Winners announced for IU Bloomington's Fall 2013 Energy Challenge

Nov. 20, 2013


BLOOMINGTON, Ind. -- Collins Living-Learning Center, Tulip Tree Apartments, and Ashton and Read residence centers are among the first-place winners in the Fall 2013 Indiana University Bloomington Energy Challenge. Also winning their divisions were the Maurer School of Law, the Geological Science/Geological Survey building, Jordan Hall and Delta Delta Delta sorority.

The Energy Challenge, a four-week competition to conserve energy and water, ended Nov. 4.

In its inaugural season in 2008, the challenge included only 10 residence halls. This fall, the challenge included 17 residence halls and apartment housing complexes; 15 lab, classroom or administrative buildings; and 13 Greek houses, making it one of the largest energy challenges in the nation.

Compared to their normal usage, the 45 buildings had savings of 1,486,224 gallons of water (enough to fill 60,000 bathtubs) and 1,522,170 kilowatt hours of electricity (the equivalent of taking 1,500 average homes off line during the competition). Each building competed to reduce the largest percentage of water and electricity usage in comparison to each building’s weatherized baseline calculation. The IU Bloomington Utilities Information Group read the meters, and standings were updated twice a week.

"This was the first Energy Challenge that we attempted to account for the way individual buildings respond differently to changing weather conditions due to their unique heating and cooling systems and the way they are connected to central campus systems," said Bill Brown, director of sustainability. "That helps us isolate savings due to behavior change versus savings due to changes in the weather. Sustainability intern and SPEA graduate student Jessica Stavole performed a very comprehensive and complex weatherization and building analysis, and her work will make all future Energy Challenges more accurate and meaningful."

Academic buildings were placed in three categories based on building type: administrative, classroom or laboratory buildings. Residential Programs and Services residence halls and apartment housing were placed in four categories based on location: northwest, northeast, central and southeast neighborhoods. Thirteen sorority and fraternity houses competed in a final category, making eight total for the competition. This year's first-place winners are as follows:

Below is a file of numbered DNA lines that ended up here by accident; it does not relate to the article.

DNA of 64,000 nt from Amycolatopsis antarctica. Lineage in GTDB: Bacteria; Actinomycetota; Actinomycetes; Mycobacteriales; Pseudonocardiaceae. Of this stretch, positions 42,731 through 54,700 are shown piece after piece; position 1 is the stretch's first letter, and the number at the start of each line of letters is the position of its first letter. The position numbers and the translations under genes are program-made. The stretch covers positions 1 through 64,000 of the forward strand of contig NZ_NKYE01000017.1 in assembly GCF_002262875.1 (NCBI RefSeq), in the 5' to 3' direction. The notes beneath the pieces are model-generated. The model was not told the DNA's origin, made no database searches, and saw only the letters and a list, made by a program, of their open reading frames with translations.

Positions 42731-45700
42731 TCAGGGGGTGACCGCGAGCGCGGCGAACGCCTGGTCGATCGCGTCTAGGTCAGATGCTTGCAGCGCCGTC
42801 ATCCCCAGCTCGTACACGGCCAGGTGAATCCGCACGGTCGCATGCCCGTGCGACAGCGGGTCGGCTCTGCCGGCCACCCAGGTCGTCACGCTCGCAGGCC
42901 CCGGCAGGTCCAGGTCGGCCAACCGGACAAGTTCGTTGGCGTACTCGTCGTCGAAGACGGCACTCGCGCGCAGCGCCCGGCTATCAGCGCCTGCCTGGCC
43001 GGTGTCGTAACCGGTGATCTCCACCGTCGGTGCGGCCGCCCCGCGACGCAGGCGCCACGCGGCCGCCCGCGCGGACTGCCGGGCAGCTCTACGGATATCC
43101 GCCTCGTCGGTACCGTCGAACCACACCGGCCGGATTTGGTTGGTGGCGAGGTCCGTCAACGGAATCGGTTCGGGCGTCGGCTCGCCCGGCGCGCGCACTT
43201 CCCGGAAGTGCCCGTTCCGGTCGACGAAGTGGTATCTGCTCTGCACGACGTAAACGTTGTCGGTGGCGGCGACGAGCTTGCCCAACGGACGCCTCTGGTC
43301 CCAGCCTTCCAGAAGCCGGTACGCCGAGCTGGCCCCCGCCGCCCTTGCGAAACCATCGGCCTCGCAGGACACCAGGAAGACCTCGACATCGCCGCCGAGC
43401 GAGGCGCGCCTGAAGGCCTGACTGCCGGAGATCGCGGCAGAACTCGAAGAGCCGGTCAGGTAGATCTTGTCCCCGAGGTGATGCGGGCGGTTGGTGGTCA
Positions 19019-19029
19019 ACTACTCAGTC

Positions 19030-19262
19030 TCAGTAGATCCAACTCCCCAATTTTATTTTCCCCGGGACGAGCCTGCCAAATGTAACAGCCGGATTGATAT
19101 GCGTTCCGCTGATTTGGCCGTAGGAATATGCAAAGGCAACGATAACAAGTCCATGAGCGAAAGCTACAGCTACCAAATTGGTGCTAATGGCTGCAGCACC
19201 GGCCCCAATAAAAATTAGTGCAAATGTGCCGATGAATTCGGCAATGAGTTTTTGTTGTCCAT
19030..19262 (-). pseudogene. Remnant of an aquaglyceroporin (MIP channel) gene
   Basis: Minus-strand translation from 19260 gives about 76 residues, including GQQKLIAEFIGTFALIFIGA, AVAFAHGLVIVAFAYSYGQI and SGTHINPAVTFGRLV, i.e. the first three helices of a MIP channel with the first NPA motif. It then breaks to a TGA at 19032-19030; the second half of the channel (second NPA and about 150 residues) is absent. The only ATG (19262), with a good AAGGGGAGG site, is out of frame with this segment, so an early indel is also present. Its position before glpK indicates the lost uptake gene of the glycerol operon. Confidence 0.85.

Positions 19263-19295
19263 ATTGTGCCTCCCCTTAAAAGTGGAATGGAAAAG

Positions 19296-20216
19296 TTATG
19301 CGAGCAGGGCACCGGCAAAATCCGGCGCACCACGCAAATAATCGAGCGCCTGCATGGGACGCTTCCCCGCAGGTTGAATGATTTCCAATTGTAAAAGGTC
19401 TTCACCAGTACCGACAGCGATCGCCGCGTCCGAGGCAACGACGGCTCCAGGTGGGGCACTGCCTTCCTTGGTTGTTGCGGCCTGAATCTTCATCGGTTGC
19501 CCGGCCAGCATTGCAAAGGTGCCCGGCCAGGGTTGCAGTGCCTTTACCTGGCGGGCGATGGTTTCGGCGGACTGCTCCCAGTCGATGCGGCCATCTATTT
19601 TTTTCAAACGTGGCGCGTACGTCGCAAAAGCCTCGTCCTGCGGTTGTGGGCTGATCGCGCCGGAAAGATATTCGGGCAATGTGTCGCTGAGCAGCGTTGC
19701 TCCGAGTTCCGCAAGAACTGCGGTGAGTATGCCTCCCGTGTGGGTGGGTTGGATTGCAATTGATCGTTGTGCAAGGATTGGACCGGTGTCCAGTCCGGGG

Academic Buildings:

  • Administrative: Maurer School of Law
  • Classroom: Geological Sciences/Geological Survey
  • Laboratory: Jordan Hall

Residence Halls and Apartment Housing:

  • Northwest Neighborhood: Collins Living Learning Center
  • Northeast Neighborhood: Tulip Tree Apartments
  • Central Neighborhood: Ashton Residence Center
  • Southeast Neighborhood: Read Residence Center

Greek Houses:

  • Delta Delta Delta

First-place winners in each of the categories, except Greek housing, will receive a water bottle refill station installed within the buildings. The 13 Greek houses competed for a winner-takes-all grand prize of $600, a fund compiled through Greek house contributions. In addition to winning the competition, Delta Delta Delta received first place in a banner competition, taking home another $50.

"It was great to witness the excitement generated by this fall's Energy Challenge," said Stavole, the Office of Sustainability intern who coordinated the Energy Challenge. "From the Greek banner competition to the programs set up by various building leaders, the efforts made to raise awareness showed that small behavior changes truly do make a difference."

Created in 2010, the fall Energy Challenge provides organizers the opportunity to observe the persistence of conservation behaviors throughout the year. With the help of the Utilities Information Group, organizers will monitor savings between the fall and spring competitions to better understand the long-term impact of behavior change programming.

The Energy Challenge program has saved 5.3 million kilowatt hours of electricity and nearly 10 million gallons of water to date. These electricity savings are equivalent to taking 5,300 homes offline during the competition, and the water savings are equivalent to nearly 10 Olympic swimming pools of water.

As a result of this reduced consumption, the university has saved more than $1.5 million in utility costs and has avoided emitting more than 15,000 metric tons of carbon dioxide. These figures represent only the savings recorded during the four weeks of each Energy Challenge and do not include savings that have accumulated as a result of behavioral changes that stick with occupants after the challenges end.

The Energy Challenge is one of many ongoing sustainability initiatives at Indiana University.